Located on the east coast of Scotland, Angus is a county renowned for its heather clad hills, productive farmland, historic castles and attractive coastline. The county of Angus is perhaps lesser known than its neighbour Perthshire, but is equally beautiful, for its varied coastline from Dundee, home to The Discovery and recently opened V&A museum to the Montrose Basin, an incredibly important sanctuary for thousands of waders, wildfowl and migratory pink footed geese each year.

Brechin Castle occupies a commanding position overlooking its surrounding designed landscape. There are about 40 acres of policies including the renowned walled garden, where, in addition to the Castle there are two gate lodges (West and New) and three further estate houses and cottages. The properties are strategically placed around the grounds without compromising the outlook of the Castle. The River South Esk provides the opportunity to catch salmon and sea trout in the Castle Pool. Throughout the policies there is an exceptional array of specimen trees which enhances the designed landscape surrounding the Castle.


Brechin Castle stands proud on a massive bluff of rocks above the banks of the River South Esk. On the site of a much older fortress belonging to the Scottish Kings, the present house was last reconstructed in the early 1700s and incorporates part of the original castle dating back to the 13th century. The building has evolved from a defensive role to its present great house style. Despite its size, the Castle lends itself well to being both a family home and hosting large gatherings in grand style. Built in a period when families were large with numerous children and with a battalion of house staff, Brechin Castle has the potential to be used for a commercial purpose utilising all the space on offer.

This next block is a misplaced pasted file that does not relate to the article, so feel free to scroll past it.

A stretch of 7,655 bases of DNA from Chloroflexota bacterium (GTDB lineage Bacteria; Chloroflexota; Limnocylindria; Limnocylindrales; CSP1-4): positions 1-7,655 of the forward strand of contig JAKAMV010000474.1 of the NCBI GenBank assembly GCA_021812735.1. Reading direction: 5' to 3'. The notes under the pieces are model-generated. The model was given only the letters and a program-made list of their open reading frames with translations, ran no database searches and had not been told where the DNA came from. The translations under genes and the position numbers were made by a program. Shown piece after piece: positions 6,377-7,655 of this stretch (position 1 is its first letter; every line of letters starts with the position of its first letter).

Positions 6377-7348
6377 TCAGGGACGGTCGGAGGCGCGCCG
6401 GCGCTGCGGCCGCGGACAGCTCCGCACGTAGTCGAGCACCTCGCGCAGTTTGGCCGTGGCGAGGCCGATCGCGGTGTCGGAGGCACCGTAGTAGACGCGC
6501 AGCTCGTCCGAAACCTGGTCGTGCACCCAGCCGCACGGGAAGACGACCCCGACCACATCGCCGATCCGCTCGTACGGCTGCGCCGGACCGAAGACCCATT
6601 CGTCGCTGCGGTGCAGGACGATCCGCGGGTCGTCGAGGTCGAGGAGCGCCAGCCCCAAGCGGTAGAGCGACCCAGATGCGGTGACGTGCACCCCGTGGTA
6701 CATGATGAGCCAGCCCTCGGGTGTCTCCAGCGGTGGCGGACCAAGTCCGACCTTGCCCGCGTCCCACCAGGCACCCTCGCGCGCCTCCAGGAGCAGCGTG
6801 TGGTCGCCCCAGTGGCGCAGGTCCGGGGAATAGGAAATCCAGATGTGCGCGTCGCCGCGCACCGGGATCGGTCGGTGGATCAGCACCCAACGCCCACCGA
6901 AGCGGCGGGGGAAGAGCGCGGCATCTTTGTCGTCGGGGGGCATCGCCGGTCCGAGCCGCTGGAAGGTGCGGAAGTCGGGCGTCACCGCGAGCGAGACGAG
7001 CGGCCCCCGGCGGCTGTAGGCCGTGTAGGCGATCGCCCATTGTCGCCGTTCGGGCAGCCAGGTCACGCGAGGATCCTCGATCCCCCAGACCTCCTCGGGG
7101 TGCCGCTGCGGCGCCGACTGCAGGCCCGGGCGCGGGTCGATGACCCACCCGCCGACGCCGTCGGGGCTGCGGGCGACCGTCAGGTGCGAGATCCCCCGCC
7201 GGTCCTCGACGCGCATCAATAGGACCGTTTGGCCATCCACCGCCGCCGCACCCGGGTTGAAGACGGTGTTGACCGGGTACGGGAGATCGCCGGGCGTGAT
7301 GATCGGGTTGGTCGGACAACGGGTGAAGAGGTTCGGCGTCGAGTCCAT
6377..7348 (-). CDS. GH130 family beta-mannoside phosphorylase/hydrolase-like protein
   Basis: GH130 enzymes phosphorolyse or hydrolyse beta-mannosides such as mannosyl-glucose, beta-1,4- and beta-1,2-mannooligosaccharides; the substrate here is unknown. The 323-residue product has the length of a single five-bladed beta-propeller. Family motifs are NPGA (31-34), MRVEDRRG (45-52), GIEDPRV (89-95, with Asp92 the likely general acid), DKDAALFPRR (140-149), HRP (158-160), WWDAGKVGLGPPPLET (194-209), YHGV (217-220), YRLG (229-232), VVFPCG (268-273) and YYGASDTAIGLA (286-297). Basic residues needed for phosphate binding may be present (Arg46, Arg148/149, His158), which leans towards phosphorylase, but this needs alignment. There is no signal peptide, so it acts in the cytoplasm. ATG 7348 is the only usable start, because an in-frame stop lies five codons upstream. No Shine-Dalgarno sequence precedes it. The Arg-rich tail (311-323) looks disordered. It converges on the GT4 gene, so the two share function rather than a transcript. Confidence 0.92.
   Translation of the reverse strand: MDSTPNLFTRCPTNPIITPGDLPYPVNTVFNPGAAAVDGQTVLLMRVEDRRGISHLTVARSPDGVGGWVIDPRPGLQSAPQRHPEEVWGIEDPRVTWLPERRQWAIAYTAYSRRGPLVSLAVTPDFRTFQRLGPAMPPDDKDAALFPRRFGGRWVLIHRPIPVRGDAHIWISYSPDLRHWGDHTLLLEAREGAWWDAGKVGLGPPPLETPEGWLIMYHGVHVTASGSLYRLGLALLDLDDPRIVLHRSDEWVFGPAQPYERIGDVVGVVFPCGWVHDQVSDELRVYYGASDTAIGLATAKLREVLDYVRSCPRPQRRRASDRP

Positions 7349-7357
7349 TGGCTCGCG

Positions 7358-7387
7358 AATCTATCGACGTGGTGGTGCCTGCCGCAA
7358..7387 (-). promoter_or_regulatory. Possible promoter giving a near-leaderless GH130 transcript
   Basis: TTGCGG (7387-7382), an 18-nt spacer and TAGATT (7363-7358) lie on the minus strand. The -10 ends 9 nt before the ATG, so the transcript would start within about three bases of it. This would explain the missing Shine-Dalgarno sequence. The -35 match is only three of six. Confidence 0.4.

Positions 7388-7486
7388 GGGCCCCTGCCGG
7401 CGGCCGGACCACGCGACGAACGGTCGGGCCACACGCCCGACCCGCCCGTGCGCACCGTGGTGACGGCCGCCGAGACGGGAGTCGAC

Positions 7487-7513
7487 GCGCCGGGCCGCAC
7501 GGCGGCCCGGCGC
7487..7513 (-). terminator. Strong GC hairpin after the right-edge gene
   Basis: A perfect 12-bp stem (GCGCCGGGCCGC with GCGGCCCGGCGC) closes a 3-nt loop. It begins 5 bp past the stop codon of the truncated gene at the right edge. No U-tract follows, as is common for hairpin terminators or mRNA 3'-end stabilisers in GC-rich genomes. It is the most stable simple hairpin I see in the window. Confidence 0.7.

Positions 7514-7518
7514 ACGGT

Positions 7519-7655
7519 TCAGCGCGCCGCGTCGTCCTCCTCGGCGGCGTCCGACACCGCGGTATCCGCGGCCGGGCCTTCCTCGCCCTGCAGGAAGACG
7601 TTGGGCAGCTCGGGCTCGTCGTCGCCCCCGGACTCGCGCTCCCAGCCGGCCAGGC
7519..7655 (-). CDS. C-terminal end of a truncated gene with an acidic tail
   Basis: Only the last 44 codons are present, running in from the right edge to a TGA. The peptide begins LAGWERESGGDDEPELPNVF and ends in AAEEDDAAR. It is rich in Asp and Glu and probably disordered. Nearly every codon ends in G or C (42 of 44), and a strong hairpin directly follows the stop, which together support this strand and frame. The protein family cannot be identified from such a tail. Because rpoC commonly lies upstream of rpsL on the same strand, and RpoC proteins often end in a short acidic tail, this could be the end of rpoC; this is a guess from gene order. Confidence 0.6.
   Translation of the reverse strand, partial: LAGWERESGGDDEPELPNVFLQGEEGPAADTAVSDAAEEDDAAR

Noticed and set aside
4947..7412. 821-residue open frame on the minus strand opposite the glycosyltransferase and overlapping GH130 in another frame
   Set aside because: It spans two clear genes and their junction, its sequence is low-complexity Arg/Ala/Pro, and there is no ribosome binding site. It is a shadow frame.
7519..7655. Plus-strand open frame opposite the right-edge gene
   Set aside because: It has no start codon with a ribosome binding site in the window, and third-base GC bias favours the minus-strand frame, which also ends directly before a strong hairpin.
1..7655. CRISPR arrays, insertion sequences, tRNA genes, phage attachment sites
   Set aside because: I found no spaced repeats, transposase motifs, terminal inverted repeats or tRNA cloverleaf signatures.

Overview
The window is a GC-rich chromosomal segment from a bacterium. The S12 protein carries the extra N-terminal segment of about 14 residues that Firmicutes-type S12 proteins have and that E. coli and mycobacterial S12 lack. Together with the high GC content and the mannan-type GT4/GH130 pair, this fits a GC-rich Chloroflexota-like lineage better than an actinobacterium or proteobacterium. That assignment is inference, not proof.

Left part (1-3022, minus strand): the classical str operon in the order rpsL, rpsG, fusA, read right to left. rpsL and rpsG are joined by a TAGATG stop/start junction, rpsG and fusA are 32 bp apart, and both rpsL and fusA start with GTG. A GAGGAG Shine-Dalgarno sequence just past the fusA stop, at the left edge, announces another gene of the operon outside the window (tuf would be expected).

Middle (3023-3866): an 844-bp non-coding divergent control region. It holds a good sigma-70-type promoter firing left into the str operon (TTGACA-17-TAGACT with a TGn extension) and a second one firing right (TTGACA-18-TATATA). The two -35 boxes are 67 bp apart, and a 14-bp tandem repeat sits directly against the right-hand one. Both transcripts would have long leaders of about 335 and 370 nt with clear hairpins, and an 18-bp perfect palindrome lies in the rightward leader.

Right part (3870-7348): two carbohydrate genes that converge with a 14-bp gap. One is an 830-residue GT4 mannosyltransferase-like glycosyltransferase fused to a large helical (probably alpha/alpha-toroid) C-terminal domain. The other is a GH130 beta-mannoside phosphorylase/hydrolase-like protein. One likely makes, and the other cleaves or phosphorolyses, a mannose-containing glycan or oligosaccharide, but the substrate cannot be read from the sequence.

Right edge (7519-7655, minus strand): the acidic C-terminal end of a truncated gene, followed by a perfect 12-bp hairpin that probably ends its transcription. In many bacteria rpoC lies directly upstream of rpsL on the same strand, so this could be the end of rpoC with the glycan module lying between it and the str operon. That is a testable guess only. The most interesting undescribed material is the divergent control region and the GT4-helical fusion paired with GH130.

There are two entrances to the Castle. The north drive is the principal approach to the Castle, accessed from the imposing entrance gates at the New Lodge. The tarred drive crosses the Skinners Burn by a single arch bridge, one of two in Brechin, the other being at the Den providing access to the cemetery. The bridges were designed and built in 1856 by John Henderson, son of the Brechin Castle gardener. After crossing the bridge you enter the open parkland which reveals the fine front elevation of the Castle.

The south drive, over which the purchaser will have a right of access, passes through open farmland and forestry before crossing the River South Esk via the Image Bridge before gently climbing up through the estate parkland past the walled garden to join the main driveway. The Image Bridge was built by James Burn of Haddington in 1797.

Upon entering the Castle, you are greeted with Edward's original panelled walls and impressive columns that were added after the initial restoration. In addition, the ceiling appears to date back to Alexander Laing's reparations in 1797. The imposing staircase leads up from the ground floor Entrance Hall to the first floor landing where many pieces of traditional artwork, mostly family portraits, are presented. The staircase is very much in its original condition and still retains its striking ironwork balustrades which were installed in 1659.

The walled garden and surrounding policies at Brechin Castle are considered to be one of the finest and most important private gardens in Scotland. In total they extend to over 40 acres of planted policies and include the spectacular 13 acre walled garden which is linked to Brechin Castle by woodland paths through banks of vibrant colours of azaleas and rhododendrons in Spring.

Content & Photos courtesy of Savill's UK